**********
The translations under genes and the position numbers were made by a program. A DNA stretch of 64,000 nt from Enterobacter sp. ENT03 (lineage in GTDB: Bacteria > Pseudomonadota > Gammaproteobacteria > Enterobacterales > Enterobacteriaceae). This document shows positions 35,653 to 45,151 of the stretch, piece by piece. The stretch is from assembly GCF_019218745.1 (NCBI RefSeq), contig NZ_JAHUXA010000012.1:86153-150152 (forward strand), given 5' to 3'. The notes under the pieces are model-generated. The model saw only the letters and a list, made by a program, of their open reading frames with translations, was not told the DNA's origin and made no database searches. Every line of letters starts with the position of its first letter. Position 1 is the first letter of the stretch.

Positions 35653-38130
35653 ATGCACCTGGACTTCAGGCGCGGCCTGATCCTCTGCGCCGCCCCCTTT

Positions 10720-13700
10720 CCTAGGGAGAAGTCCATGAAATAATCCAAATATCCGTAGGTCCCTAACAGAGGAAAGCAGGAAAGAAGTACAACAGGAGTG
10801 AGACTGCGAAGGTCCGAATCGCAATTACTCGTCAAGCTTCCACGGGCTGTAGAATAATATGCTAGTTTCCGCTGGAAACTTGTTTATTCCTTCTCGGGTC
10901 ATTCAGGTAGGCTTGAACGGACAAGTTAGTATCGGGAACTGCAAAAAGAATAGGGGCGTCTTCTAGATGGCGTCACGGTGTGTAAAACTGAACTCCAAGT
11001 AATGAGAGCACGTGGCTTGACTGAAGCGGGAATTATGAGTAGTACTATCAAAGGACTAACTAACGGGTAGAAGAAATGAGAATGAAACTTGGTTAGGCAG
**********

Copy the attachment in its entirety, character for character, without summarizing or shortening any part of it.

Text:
The translations under genes and the position numbers were made by a program. A DNA stretch of 64,000 nt from Enterobacter sp. ENT03 (lineage in GTDB: Bacteria > Pseudomonadota > Gammaproteobacteria > Enterobacterales > Enterobacteriaceae). This document shows positions 35,653 to 45,151 of the stretch, piece by piece. The stretch is from assembly GCF_019218745.1 (NCBI RefSeq), contig NZ_JAHUXA010000012.1:86153-150152 (forward strand), given 5' to 3'. The notes under the pieces are model-generated. The model saw only the letters and a list, made by a program, of their open reading frames with translations, was not told the DNA's origin and made no database searches. Every line of letters starts with the position of its first letter. Position 1 is the first letter of the stretch.

Positions 35653-38130
35653 ATGCACCTGGACTTCAGGCGCGGCCTGATCCTCTGCGCCGCCCCCTTT

Positions 10720-13700
10720 CCTAGGGAGAAGTCCATGAAATAATCCAAATATCCGTAGGTCCCTAACAGAGGAAAGCAGGAAAGAAGTACAACAGGAGTG
10801 AGACTGCGAAGGTCCGAATCGCAATTACTCGTCAAGCTTCCACGGGCTGTAGAATAATATGCTAGTTTCCGCTGGAAACTTGTTTATTCCTTCTCGGGTC
10901 ATTCAGGTAGGCTTGAACGGACAAGTTAGTATCGGGAACTGCAAAAAGAATAGGGGCGTCTTCTAGATGGCGTCACGGTGTGTAAAACTGAACTCCAAGT
11001 AATGAGAGCACGTGGCTTGACTGAAGCGGGAATTATGAGTAGTACTATCAAAGGACTAACTAACGGGTAGAAGAAATGAGAATGAAACTTGGTTAGGCAG